First woman solicitor honoured by Law Society
By Nicola Laver
The Law Society’s Old Bookshop at Chancery Lane is to be renamed in honour of the first woman ever to be admitted to the roll of solicitors
The Law Society’s Old Bookshop at Chancery Lane is to be renamed in honour of the first woman ever to be admitted to the roll of solicitors.
Carrie Morrison was admitted to the roll in 1922 after she was able legally to qualify as a solicitor following the passing of the Sex Disqualification (Removal) Act 1919.
She held a first-class degree in mediaeval and modern languages from Cambridge University and undertook her articles at a firm in The Strand.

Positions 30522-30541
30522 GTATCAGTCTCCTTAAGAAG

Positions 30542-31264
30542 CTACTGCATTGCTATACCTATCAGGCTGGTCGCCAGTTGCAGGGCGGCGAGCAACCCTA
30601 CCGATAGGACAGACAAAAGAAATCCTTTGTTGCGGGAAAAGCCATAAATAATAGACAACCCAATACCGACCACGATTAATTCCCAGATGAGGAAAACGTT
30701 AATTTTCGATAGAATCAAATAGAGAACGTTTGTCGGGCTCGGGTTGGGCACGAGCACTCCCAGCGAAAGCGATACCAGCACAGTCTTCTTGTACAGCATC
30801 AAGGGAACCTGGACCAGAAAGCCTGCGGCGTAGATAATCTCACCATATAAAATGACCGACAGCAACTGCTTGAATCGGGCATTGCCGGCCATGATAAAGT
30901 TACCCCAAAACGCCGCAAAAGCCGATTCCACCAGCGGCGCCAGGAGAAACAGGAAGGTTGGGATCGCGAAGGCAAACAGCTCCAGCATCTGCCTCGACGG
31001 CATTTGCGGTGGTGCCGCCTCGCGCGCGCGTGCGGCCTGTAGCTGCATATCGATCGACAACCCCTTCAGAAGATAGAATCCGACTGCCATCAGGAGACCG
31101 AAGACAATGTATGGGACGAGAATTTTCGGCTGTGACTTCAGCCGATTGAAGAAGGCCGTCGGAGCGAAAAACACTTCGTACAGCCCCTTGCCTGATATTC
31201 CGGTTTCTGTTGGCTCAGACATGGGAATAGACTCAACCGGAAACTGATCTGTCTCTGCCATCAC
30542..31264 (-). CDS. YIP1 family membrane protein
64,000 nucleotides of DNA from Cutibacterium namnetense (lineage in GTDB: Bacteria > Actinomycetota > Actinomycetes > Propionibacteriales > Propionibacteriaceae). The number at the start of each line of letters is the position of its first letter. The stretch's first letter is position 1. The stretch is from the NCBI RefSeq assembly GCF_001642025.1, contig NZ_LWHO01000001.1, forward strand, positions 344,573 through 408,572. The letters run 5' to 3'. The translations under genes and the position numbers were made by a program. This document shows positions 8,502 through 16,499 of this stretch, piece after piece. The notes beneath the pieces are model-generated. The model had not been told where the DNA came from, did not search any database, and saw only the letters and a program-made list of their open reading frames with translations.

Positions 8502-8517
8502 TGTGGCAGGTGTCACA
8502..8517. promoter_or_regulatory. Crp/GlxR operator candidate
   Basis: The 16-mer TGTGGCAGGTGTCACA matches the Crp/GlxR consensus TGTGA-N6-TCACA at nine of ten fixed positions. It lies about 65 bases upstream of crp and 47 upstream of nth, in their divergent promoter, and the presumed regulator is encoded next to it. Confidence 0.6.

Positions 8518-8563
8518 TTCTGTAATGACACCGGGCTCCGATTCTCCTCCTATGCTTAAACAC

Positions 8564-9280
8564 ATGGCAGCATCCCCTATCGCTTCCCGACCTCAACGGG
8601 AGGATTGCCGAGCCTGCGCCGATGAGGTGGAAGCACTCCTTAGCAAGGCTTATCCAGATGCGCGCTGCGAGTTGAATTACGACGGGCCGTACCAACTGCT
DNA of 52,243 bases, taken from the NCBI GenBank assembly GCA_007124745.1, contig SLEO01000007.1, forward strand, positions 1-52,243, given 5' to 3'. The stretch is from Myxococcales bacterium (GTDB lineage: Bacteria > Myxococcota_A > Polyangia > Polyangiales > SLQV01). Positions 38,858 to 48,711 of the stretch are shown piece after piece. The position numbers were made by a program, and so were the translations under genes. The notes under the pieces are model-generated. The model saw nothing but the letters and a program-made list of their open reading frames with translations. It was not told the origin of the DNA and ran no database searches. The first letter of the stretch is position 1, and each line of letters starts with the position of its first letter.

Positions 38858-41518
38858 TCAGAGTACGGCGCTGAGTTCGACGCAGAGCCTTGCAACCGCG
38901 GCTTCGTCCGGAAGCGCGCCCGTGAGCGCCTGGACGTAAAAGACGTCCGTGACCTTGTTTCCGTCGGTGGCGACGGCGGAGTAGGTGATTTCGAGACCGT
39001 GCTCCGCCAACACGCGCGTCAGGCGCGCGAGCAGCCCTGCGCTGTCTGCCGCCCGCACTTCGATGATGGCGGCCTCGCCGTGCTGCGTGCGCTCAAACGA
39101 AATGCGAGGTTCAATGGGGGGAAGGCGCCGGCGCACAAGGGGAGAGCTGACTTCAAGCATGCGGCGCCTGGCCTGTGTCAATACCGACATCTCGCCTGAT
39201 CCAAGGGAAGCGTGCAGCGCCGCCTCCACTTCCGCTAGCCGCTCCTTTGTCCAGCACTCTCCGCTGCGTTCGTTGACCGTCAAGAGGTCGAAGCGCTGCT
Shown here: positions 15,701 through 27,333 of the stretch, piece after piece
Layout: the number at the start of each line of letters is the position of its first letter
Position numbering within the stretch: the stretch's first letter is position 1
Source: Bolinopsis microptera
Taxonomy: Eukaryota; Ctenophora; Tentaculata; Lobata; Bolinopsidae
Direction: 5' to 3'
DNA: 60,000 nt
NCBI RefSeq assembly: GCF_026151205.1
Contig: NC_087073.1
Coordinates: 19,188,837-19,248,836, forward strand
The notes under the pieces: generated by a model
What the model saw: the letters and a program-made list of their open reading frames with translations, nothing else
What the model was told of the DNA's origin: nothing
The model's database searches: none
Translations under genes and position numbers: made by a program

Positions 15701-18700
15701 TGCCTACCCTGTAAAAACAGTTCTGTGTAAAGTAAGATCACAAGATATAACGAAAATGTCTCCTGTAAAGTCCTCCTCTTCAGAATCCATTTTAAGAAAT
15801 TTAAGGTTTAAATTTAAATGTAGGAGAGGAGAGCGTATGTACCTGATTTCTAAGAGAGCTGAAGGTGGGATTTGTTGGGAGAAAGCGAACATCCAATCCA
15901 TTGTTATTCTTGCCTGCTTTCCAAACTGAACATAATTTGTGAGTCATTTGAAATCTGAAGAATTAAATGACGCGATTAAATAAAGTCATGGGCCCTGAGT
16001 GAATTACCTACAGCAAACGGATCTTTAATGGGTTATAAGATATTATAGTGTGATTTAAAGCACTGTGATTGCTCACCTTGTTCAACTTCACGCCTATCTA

Carrie was 32 years old when she qualified and had already worked as a teacher, which she said she hated, as well as in other jobs before going into law.
Law Society president Simon Davis said: “I am delighted that our governing council have given Carrie Morrison’s name to one of the most prominent rooms at 113 Chancery Lane as a way to celebrate her achievements.”
He commented: “While the journey to gender equality is still a significant challenge, particularly in leadership positions, the talent and persistence of these remarkable women paved the way for the many talented solicitors that have followed.”
Today, well after half of solicitors are women.
In the year to 31 July 2019, 63.1 per cent of new admissions were women.